ArrivalNovember 11, 2016
Taking place after alien crafts land around the world, an expert linguist is recruited by the military to determine whether they come in peace or are a threat.
Project NimJuly 8, 2011
From the team behind Man on Wire comes the story of Nim, the chimpanzee who in the 1970s became the focus of a landmark experiment which aimed to show that an ape could learn to communicate with language if raised and nurtured like a human child. Following Nim's extraordinary journey through human society, and the enduring impact he makes on the people he meets along the way, the film is an unflinching and unsentimental biography of an animal we tried to make human. What we learn about his true nature - and indeed our own - is comic, revealing and profoundly unsettling.
Do I Sound Gay?July 10, 2014
What makes a voice “gay”? A breakup with his boyfriend sets journalist David Thorpe on a quest to unravel a linguistic mystery.
Noam Chomsky: Knowledge and PowerOctober 23, 2015
An in-depth look at the work and views of the man described as 'one of the greatest minds in human history'. He first emerged through his pioneering work in linguistics in the 1950s but later became a political activist and a critic of US foreign policy in Vietnam, its neo-liberal capitalism, and mainstream media. Consisting primarily of interviews with Chomsky and other writers, academics, philosophers, social commentators and broadcasters, this film explores the breadth, originality and importance of his work; and the alternative narratives he has advanced at some of the most critical periods in recent history.
Involuntary ConversionJanuary 1, 1991
This apocalyptic linguistic comedy meditates on the relationship between language, meaning and social decay and is scripted from "double-speak" language found in a variety of media sources. Drawing its title from the Pentagon's term for crash, Involuntary Conversion evokes the hollowness and free-floating anxiety that characterizes late 20th century culture. In a voice that could belong to a hypnotist or a government spokesman, a disembodied speaker recounts a string of events whose common thread is a sense of impending disaster. The mood is suspended somewhere between nightmare and deadpan and is propelled by a narrative as enigmatic as the language it exposes. The iconic shape of a fighter jet floating in a perfect sky has the creepy feel of a video game and the texture of television is used to make the images feel domestically ingrained.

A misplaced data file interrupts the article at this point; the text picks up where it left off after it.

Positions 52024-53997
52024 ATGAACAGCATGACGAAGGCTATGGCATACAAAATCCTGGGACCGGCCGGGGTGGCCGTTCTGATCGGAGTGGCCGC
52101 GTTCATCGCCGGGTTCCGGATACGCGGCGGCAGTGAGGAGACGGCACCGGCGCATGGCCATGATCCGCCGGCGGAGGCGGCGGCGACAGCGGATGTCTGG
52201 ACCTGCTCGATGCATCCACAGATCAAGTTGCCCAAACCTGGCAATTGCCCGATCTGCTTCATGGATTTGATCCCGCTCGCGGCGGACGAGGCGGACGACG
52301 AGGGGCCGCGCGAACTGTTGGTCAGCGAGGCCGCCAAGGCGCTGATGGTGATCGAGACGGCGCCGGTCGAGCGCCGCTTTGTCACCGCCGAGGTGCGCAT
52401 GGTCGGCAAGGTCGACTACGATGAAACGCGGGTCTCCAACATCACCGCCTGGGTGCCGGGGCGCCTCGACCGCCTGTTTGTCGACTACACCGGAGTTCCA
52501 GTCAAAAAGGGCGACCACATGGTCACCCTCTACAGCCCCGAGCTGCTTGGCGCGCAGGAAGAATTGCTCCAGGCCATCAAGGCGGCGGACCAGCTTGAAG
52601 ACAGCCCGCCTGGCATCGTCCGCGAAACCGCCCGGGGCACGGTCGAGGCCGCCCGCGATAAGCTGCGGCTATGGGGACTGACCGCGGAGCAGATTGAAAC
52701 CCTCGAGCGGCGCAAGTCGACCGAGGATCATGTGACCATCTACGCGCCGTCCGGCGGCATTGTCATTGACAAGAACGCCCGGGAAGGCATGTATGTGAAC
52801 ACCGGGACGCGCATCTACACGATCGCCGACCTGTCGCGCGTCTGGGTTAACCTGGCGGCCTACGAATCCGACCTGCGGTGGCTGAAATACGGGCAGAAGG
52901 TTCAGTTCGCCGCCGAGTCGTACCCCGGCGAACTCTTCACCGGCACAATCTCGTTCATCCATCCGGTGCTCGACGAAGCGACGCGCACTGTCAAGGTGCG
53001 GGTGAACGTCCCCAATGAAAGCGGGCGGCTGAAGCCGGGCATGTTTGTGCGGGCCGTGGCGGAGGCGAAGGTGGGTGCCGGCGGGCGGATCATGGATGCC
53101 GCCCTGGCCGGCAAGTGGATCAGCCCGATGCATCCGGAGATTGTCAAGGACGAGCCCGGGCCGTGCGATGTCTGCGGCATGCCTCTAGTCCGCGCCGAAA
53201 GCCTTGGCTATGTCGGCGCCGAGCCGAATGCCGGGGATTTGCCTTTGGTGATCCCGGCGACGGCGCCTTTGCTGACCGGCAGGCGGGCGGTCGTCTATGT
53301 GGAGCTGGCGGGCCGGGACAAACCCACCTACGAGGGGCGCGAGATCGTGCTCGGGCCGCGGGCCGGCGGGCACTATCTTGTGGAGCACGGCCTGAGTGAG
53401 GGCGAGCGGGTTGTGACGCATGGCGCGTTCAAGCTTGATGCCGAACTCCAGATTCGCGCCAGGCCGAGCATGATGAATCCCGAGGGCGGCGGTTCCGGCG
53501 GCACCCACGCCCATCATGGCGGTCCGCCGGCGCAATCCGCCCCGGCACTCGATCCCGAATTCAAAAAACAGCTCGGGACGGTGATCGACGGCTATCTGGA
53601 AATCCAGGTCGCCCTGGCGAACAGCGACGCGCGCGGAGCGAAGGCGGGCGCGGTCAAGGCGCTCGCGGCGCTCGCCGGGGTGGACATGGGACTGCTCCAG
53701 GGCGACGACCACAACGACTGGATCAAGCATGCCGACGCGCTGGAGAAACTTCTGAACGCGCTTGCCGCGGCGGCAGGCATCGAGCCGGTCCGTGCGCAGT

The Grammar of HappinessJanuary 25, 2012
The Grammar Of Happiness follows the story of Daniel Everett among the extraordinary 'nonconvertible' Amazonian Pirah tribe, a group of indigenous hunter- gatherers whose culture and outlook on life has taken the world of linguistics by storm. As a young ambitious missionary three decades ago, Dan, a red-bearded towering American, decamped to the Amazon rain forest to save indigenous souls. His assignment was to translate the book of Mark into the tongue of the Pirah, a people whose puzzling speech seemed unrelated to any other on Earth. What he learned during his time with the Pirah led him to question the very foundations of his own deep beliefs. As a 'born again' atheist, Dan divorced his devout Christian wife and became estranged from his children. Having lost faith and family, his new life is dominated by the desire to leave behind his legacy. Everett's most controversial claim is that the Pirah language lacks 'recursion' - the ability to build an infinite number of sentences.